Role of Pope emeritus[edit]

Archbishop Ganswein has denied the Pope emeritus Benedict XVI played a behind-the-scenes role over the issue of Communion for divorced and civilly remarried Catholics, calling such reports a “pure invention.” During the Extra Ordinary Synod of Bishops on the Family, there were persistent rumours that a delegation of conservative cardinals who were worried about a possible change for the divorced and remarried sought out Benedict’s counsel. Gänswein said that meeting never happened. “A supposed intervention by the Pope emeritus [during the Synod of Bishops] is pure invention,” said Gänswein, who served as priest-secretary for the then-Cardinal Joseph Ratzinger at the Congregation for the Doctrine of the Faith and then became his closest aide as pope.[21]

Pontifical Urbaniana University address[edit]

Benedict XVI said dialogue with other religions is no substitute for spreading the Gospel to non-Christian cultures, and warned against relativistic ideas of religious truth as “lethal to faith.” He also said the true motivation for missionary work is not to increase the church’s size but to share the joy of knowing Christ. The retired pope’s words appeared in written remarks to faculty members and students at Rome’s Pontifical Urbaniana University. Archbishop Ganswein read the 1,800-word message aloud Oct. 21, at a ceremony dedicating the university’s renovated main lecture hall to the retired pope. The speech is one of a handful of public statements, including an interview and a published letter to a journalist, that Pope Benedict has made since he retired in February 2013.[22]

Curial reform[edit]

Archbishop Gänswein said: “I personally can see no significant reason which would necessitate a reform of the Curia at the moment. One or two changes have been made but that is part of the normal run of things. To speak of ‘Curial reform’ is, if I may so, somewhat of an exaggeration.” Gänswein, whose view of the status quo in the Vatican are probably supported by a not inconsiderable number of the hierarchy, according to insiders, was giving an interview to the German website He was asked whether the Vatican and the Church in general are polarised at the moment. “There is no polarisation as far as I can see and I haven’t experienced any. Certain measures here and there have been criticised and if the criticism is justified, that can surely benefit the general climate,” he said.[23]


On the sinister side of Archbishop Gänswein's chivalric coat of arms is the draconian serpent that heraldically symbolises the Devil being slain by his patron, Saint George – and, in this instance, has been viewed as a symbol of his duty to protect the Pope. The image is superimposed by a seven-point star representing the Blessed Virgin Mary. Gänswein has taken "Testimonium Perhibere Veritati" ("To bear witness to the truth") as his episcopal motto.


  1. ^ Within the Roman Catholic discipline, the title P.C. does not vanquish even upon clerical appointment, except in instances when it is absolved canonically by the Pope as Bishop of Rome.[dubious ]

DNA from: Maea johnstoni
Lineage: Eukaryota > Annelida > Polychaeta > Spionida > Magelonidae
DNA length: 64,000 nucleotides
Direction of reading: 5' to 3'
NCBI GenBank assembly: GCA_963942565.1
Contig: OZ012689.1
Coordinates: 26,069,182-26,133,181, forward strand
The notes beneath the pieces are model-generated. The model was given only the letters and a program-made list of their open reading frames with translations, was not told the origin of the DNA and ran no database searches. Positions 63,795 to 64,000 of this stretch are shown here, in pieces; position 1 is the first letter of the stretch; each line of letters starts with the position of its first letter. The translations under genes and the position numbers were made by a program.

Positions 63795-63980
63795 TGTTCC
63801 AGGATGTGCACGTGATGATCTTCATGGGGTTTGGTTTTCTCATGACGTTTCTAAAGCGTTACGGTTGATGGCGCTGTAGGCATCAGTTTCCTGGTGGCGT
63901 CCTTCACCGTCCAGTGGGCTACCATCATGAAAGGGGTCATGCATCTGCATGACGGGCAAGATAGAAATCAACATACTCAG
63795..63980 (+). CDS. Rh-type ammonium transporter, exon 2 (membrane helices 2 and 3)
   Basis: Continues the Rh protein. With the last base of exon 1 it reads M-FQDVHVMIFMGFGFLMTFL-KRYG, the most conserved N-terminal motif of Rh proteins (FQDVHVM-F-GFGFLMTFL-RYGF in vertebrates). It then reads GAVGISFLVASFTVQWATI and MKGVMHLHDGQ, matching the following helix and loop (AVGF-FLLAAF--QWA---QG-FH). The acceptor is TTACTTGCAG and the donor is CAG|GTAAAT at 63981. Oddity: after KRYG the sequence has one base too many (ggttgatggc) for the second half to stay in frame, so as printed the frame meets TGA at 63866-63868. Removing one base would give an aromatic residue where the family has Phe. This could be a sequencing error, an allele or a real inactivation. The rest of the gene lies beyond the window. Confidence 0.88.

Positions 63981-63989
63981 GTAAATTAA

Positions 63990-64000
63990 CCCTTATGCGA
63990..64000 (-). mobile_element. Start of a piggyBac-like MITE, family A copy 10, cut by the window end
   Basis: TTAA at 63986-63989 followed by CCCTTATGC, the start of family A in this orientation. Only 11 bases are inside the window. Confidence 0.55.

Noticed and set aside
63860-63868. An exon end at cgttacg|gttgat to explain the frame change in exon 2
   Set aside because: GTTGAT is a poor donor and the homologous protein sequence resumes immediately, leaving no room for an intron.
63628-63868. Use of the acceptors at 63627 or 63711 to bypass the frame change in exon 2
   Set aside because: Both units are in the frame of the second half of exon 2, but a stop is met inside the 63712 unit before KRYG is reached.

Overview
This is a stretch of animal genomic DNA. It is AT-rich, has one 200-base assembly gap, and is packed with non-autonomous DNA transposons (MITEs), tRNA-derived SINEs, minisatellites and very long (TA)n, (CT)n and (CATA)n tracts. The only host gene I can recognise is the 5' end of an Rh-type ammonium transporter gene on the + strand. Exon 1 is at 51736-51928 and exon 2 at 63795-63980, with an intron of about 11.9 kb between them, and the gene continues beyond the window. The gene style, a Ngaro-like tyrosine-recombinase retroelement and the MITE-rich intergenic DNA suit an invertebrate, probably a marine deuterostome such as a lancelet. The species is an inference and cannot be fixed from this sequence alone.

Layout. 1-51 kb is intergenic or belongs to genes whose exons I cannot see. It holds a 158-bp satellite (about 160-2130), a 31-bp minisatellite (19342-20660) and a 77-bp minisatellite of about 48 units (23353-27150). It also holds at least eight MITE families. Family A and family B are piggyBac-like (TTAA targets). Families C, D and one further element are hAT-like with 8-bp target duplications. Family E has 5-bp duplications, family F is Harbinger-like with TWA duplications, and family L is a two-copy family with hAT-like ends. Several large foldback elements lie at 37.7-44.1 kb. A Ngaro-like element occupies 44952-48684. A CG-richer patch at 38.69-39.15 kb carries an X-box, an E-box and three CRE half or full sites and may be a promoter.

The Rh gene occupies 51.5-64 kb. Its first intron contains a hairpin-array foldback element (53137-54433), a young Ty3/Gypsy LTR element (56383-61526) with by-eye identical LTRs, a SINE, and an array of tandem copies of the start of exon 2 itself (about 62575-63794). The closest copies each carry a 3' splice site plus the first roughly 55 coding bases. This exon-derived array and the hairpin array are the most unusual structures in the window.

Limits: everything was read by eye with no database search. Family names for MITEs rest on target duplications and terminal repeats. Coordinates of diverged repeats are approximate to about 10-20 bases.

2. ^ SSPX Seminary training in Écône, Switzerland includes a longterm proficiency course and examination on learning the Latin language, both as a written tool and a speaking normative.
  3. ^ "Pope appoints Gäenswein Prefect of Pontifical Household and archbishop". Vatican Insider - La Stampa. 2012-12-07. 
  4. ^ Power behind the papal throne Profile of Archbishop-elect Georg Gänswein
  5. ^
  6. ^ „Ich hatte nie und habe auch gegenwärtig keinerlei Kontakte mit Ecône oder mit Anhängern von Ecône. Wer das behauptet, will mir schlichtweg schaden.“ („I never had or have currently any contact with Ecône or its adherents. Whoever says that simply wants to damage me.“) - Georg Gänswein, in: Hanspeter Oschwald, Im Namen des Heiligen Vaters: Wie fundamentalistische Mächte den Vatikan steuern, München 2010
  7. ^
  8. ^ Moore, Malcolm (16 January 2007). "Gorgeous Georg's priestly chic inspires a new Versace show". The Daily Telegraph. London. 
  9. ^ "Gorgeous Georg: Pope's Private Secretary Becomes Vanity Fair Cover Boy". Time. 18 January 2013. 
  10. ^ Owen, Richard (2007-01-16). "Meet the inspiration for the latest Versace look - the Pope's secretary". London: The Times. Retrieved 2008-03-19. 
  11. ^ Archbishop Georg Gänswein
  12. ^ Paul Collins on the implications of Pope Benedict's resignation, Paul Collins on ABC Radio National's "Religion and Ethics Report", Broadcast: Wednesday 13 February 2013 5:50PM
  13. ^ [1]
  14. ^ "Pope's aide to stay on with Benedict and serve successor". The Guardian. London. 14 February 2013. 
  15. ^ [2]
  16. ^ [3]
  17. ^ "Reuters Q&A with Archbishop Georg Gänswein in English and Italian". Reuters. 9 February 2014. 
  18. ^ [4]
  19. ^ [5]
  20. ^ [6]
  21. ^ Benedict XVI aide denies rift with Francis
  22. ^ [7]
  23. ^ Reform of the Curia is unnecessary, says Archbishop Gänswein

External links[edit]

Catholic Church titles
Preceded by
Stanisław Dziwisz
Personal Papal Secretary
19 April 2005–28 February 2013
Succeeded by
Alfred Xuereb
Preceded by
Giuseppe Bertello
Archbishop of Urbs Salvia (pro hac vice)
7 December 2012–present
Preceded by
James Michael Harvey
Prefect of the Pontifical Household
7 December 2012–present